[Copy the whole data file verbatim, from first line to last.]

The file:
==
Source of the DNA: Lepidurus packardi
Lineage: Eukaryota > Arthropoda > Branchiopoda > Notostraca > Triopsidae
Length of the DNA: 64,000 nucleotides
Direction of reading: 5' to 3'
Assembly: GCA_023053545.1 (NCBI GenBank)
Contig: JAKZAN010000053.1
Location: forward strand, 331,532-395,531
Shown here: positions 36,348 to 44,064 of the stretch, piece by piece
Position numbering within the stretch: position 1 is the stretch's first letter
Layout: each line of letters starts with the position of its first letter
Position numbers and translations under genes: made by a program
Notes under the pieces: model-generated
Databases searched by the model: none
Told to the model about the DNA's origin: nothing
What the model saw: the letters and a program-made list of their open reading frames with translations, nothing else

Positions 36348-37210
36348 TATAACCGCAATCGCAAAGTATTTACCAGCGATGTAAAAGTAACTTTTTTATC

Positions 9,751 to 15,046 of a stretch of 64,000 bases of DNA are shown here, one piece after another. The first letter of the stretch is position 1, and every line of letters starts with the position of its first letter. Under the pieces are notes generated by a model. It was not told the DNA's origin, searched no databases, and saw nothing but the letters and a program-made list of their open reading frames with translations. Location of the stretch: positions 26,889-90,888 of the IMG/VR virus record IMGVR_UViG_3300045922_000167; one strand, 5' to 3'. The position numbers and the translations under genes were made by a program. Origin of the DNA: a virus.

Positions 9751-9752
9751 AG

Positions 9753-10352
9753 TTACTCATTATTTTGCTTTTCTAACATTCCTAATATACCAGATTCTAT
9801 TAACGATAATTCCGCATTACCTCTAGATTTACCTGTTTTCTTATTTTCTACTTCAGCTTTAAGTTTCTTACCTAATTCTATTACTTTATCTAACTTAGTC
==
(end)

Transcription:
Source of the DNA: Lepidurus packardi
Lineage: Eukaryota > Arthropoda > Branchiopoda > Notostraca > Triopsidae
Length of the DNA: 64,000 nucleotides
Direction of reading: 5' to 3'
Assembly: GCA_023053545.1 (NCBI GenBank)
Contig: JAKZAN010000053.1
Location: forward strand, 331,532-395,531
Shown here: positions 36,348 to 44,064 of the stretch, piece by piece
Position numbering within the stretch: position 1 is the stretch's first letter
Layout: each line of letters starts with the position of its first letter
Position numbers and translations under genes: made by a program
Notes under the pieces: model-generated
Databases searched by the model: none
Told to the model about the DNA's origin: nothing
What the model saw: the letters and a program-made list of their open reading frames with translations, nothing else

Positions 36348-37210
36348 TATAACCGCAATCGCAAAGTATTTACCAGCGATGTAAAAGTAACTTTTTTATC

Positions 9,751 to 15,046 of a stretch of 64,000 bases of DNA are shown here, one piece after another. The first letter of the stretch is position 1, and every line of letters starts with the position of its first letter. Under the pieces are notes generated by a model. It was not told the DNA's origin, searched no databases, and saw nothing but the letters and a program-made list of their open reading frames with translations. Location of the stretch: positions 26,889-90,888 of the IMG/VR virus record IMGVR_UViG_3300045922_000167; one strand, 5' to 3'. The position numbers and the translations under genes were made by a program. Origin of the DNA: a virus.

Positions 9751-9752
9751 AG

Positions 9753-10352
9753 TTACTCATTATTTTGCTTTTCTAACATTCCTAATATACCAGATTCTAT
9801 TAACGATAATTCCGCATTACCTCTAGATTTACCTGTTTTCTTATTTTCTACTTCAGCTTTAAGTTTCTTACCTAATTCTATTACTTTATCTAACTTAGTC